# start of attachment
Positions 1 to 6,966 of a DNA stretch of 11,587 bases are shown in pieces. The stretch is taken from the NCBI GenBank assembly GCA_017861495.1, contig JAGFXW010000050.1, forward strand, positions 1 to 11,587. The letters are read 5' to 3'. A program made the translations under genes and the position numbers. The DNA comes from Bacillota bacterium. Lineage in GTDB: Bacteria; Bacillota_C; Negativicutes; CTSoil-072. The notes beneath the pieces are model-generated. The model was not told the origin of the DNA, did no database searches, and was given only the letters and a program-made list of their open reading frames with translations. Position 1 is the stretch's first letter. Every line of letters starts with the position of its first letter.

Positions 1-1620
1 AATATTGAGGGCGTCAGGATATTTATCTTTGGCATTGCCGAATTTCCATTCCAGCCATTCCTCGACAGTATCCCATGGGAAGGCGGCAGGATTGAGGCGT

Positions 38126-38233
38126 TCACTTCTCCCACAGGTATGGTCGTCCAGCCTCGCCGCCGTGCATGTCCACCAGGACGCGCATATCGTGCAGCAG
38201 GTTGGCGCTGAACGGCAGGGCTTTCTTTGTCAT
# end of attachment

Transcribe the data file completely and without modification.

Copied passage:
Positions 1 to 6,966 of a DNA stretch of 11,587 bases are shown in pieces. The stretch is taken from the NCBI GenBank assembly GCA_017861495.1, contig JAGFXW010000050.1, forward strand, positions 1 to 11,587. The letters are read 5' to 3'. A program made the translations under genes and the position numbers. The DNA comes from Bacillota bacterium. Lineage in GTDB: Bacteria; Bacillota_C; Negativicutes; CTSoil-072. The notes beneath the pieces are model-generated. The model was not told the origin of the DNA, did no database searches, and was given only the letters and a program-made list of their open reading frames with translations. Position 1 is the stretch's first letter. Every line of letters starts with the position of its first letter.

Positions 1-1620
1 AATATTGAGGGCGTCAGGATATTTATCTTTGGCATTGCCGAATTTCCATTCCAGCCATTCCTCGACAGTATCCCATGGGAAGGCGGCAGGATTGAGGCGT

Positions 38126-38233
38126 TCACTTCTCCCACAGGTATGGTCGTCCAGCCTCGCCGCCGTGCATGTCCACCAGGACGCGCATATCGTGCAGCAG
38201 GTTGGCGCTGAACGGCAGGGCTTTCTTTGTCAT